Hoag’s high hopes for new drug with Alzheimer’s disease trial


Hoag’s Pickup Family Neurosciences Institute is initiating a clinical trial for what it says is a promising new investigational treatment for Alzheimer’s disease (AD).

The phase I study will determine the safety and tolerability of a single intravenous (IV) dose and multiple IV doses of ACU193. Hoag is seeking individuals who have memory problems to consider participating in the trial to assist in evaluating this medication for the treatment of Alzheimer’s disease

Acumen Pharmaceuticals Inc., a clinical stage biopharmaceutical company focused on the development of novel targeted therapeutics for Alzheimer’s disease, is sponsoring the clinical trial.

ACU193 targets amyloid-beta oligomers and is a different approach to treating Alzheimer’s disease than currently approved medications. ACU193 is designed to locate and bind to amyloid-beta oligomers – proteins that build up in the brain. These proteins are thought to be involved in Alzheimer’s disease symptoms and progression.

“We’re excited to open this trial at Hoag to study ACU193 for the treatment of Alzheimer’s disease,” said Gustavo Alva, a psychiatrist at Hoag and the principal investigator of the study. 

“More than 6 million Americans are living with Alzheimer’s disease. New, safe and effective treatments are needed more than ever. Participating in clinical trials is one-way members of our community can help make a difference. If you or a loved one is experiencing memory problems, contact us to find out more about the study.”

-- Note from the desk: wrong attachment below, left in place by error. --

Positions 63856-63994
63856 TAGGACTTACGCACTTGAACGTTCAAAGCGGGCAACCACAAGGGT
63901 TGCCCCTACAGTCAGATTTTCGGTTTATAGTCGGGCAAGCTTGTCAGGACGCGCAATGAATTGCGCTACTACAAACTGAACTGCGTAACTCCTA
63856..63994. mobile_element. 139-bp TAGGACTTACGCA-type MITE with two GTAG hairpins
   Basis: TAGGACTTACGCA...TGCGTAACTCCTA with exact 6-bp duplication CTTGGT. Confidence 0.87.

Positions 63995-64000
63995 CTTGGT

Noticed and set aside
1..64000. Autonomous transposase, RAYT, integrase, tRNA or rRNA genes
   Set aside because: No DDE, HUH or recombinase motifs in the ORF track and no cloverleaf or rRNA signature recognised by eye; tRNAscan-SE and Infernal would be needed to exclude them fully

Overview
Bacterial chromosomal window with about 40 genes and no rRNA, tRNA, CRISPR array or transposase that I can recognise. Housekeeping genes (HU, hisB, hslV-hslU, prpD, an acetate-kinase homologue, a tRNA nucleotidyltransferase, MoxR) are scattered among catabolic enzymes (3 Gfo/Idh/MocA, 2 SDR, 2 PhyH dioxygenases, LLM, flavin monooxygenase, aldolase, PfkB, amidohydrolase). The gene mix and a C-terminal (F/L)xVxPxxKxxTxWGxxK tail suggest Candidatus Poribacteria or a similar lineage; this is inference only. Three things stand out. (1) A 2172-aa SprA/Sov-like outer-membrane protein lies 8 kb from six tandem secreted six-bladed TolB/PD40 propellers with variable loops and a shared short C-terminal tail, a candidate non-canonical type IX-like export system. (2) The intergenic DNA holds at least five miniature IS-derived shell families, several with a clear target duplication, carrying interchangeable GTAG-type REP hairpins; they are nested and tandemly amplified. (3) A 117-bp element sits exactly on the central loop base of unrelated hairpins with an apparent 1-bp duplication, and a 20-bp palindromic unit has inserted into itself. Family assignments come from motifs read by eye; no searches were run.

Study details

This study is the first time ACU193 will be given to people. As all drugs and medical procedures carry a risk of side effects, it is possible that participants may experience some discomfort or other reactions from use of ACU193. The study staff will explain these potential risks before potential participants decide whether to participate in the study. The safety of participants will be closely monitored throughout the study.

Study participants will receive a full diagnostic work-up, including an amyloid PET scan and MRI that can provide a more accurate diagnosis and help guide future treatment options. After finishing this study, participants may consider participating in future studies of ACU193 in which all participants could receive ACU193 at some point in the study.

Explore other topics: Alzheimer'sClinical trial

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